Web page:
tinea%20capitis
TINEA CAPITIS
Tinea capitis  is a contagious dermatophytosis affecting the hair shaft and follicles of the scalp, eyebrows and eyelashes.
It is most common in the crowded areas as infection originates from contact with a pet or an infected person and asymptomatic carriage persists indefinitely.
It primarily affects children 3-7 years of age.
The causative agents are the genus Trichophyton and Microsporum.
Cardinal clinical feature is the combination of inflammation with hair breakage and loss.

Diagnosis

  • All specimens obtained (scalp scrapings, hair follicles) should undergo microscopy & culture, w/ causative organism identified

Laboratory Tests

Microscopy

  • Provides the most rapid means of diagnosis but may not always be positive in affected patients
  • Scalp scales &/or hair are mounted in 10-30% potassium hydroxide (KOH) solution, gently heated & viewed under light or flourescence microscope
  • Positive results reveal hairs and scales invaded by spores &/or hyphae

Causative Agents

  • Large-spored endothrix pattern chains of large spores w/in hair (Trichophyton tonsurans, T violaceum)
  • Large-spored ectothrix (T verrucosum, T mentagrophytes)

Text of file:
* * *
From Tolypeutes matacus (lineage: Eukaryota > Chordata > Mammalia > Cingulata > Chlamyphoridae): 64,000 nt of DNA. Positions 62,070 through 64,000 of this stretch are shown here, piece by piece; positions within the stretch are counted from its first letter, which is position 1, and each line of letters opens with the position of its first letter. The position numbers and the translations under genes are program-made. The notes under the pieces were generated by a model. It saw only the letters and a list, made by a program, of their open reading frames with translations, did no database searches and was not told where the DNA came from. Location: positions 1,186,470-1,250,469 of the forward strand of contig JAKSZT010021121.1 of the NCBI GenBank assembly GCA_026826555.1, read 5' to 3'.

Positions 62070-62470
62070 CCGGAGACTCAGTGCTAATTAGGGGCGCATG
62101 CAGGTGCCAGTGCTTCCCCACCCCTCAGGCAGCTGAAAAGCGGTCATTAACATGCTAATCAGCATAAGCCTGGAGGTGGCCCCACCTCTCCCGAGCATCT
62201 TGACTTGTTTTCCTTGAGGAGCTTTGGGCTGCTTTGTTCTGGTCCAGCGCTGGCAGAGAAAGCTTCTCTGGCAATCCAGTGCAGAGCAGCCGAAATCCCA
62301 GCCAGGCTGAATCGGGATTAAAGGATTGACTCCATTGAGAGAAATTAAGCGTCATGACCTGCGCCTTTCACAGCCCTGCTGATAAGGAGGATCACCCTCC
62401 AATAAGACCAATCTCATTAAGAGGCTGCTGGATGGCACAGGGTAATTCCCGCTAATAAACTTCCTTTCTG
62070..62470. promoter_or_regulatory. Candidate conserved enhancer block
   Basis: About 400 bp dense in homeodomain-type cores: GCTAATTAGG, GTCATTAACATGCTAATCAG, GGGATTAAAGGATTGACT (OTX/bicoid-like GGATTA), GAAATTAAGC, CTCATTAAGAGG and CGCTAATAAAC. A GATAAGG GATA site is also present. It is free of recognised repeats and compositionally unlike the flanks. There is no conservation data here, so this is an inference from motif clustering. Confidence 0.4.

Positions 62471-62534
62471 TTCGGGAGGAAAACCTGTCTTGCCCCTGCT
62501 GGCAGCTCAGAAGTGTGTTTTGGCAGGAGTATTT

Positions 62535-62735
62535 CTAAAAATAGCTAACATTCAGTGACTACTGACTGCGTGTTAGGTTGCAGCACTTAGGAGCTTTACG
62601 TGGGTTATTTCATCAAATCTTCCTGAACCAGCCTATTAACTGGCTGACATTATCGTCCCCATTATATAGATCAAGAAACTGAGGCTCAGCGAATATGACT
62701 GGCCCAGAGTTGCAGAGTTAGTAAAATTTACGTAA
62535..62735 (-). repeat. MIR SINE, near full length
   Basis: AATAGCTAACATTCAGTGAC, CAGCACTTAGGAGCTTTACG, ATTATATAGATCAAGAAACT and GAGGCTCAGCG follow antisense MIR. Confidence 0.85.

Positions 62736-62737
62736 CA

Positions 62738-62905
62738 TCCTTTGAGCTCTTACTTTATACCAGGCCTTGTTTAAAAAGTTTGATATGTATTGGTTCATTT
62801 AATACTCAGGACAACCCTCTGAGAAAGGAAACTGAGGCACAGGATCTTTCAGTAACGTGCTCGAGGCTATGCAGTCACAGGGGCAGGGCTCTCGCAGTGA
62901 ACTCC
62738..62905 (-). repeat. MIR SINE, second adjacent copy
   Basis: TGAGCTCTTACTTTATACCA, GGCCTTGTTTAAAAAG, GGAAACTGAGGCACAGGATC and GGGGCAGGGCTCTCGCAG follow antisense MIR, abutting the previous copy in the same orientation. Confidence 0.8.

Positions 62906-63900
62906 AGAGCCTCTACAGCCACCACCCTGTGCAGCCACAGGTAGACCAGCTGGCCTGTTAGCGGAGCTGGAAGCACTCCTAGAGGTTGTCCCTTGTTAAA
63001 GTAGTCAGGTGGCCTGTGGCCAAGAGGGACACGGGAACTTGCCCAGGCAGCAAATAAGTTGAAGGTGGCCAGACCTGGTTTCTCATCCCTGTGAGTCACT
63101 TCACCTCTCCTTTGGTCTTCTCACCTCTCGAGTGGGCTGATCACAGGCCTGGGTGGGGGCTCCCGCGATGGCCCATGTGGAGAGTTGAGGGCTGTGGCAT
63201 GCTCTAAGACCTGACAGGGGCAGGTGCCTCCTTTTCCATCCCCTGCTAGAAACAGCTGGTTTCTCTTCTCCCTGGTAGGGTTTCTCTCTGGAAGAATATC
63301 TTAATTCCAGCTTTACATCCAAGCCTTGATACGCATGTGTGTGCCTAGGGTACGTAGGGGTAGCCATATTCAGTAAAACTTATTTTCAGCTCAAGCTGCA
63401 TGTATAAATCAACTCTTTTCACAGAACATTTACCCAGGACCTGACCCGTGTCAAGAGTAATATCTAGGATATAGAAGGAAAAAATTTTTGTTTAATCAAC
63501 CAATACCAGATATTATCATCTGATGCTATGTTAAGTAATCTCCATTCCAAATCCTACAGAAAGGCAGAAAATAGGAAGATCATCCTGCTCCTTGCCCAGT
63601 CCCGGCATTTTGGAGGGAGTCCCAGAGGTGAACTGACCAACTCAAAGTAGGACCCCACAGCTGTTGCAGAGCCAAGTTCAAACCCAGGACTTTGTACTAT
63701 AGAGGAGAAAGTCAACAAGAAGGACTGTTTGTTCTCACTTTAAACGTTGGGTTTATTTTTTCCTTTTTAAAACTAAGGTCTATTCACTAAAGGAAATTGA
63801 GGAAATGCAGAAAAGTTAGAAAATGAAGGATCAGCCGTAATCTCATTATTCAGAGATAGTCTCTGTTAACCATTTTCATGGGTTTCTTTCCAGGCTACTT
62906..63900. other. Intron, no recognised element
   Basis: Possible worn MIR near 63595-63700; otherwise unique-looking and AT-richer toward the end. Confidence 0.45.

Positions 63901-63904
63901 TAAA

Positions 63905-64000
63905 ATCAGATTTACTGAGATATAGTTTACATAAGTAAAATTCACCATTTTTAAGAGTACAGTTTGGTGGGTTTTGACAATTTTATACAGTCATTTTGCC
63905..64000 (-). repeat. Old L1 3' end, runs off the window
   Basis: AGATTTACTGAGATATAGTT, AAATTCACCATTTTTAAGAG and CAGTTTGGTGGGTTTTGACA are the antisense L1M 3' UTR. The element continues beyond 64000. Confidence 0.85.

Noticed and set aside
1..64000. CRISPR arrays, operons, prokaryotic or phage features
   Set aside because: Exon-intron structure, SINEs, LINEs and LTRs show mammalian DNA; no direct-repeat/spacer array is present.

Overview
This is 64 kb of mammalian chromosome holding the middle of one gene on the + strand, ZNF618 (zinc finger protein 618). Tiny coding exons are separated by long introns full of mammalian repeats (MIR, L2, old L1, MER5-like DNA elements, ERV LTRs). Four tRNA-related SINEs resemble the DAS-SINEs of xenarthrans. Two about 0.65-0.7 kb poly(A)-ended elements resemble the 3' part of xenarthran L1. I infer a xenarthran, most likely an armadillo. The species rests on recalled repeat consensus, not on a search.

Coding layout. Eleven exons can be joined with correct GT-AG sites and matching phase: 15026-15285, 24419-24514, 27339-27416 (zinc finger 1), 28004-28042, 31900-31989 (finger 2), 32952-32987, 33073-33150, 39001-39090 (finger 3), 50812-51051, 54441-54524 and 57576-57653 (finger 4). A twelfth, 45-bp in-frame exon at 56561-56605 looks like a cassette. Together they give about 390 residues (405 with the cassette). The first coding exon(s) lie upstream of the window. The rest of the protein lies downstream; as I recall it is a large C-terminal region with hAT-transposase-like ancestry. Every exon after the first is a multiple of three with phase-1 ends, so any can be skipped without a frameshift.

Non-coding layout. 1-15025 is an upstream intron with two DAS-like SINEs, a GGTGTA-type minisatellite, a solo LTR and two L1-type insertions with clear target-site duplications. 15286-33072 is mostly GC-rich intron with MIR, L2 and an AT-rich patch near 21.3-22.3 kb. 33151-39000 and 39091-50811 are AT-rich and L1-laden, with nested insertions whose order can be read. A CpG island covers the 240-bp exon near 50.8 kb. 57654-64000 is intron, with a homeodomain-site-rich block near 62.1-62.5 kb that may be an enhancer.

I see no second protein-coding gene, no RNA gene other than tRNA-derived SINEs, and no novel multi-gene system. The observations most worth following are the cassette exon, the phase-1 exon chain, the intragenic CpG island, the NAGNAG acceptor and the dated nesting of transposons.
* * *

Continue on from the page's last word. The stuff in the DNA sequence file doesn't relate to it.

• Small-spored ectothrix randomly arranged in masses inside & on the surface of the hair shaft (Microsporum canis, M audouinii)

Dermoscopy

  • A noninvasive in vivo imaging technique that may aid in the diagnosis of Tinea capitis, especially in patients w/ black dot pattern

Culture

  • Allows accurate identification of organism but results may take up to 4 weeks
  • Use of Sabouraud agar w/ 1 or more plates w/ cycloheximide is recommended
  • Results may be positive even when microscopy is negative
  • Necessary in hair fungal infections to identify the source of infection & verify the infecting species

Wood’s Light Exam

  • Useful for certain ectothrix infections (eg M canis, M audouini, M rifalieri)
  • If present, will cause hair to fluoresce bright green
  • T tonsurans which causes most Tinea capitis does not fluoresce
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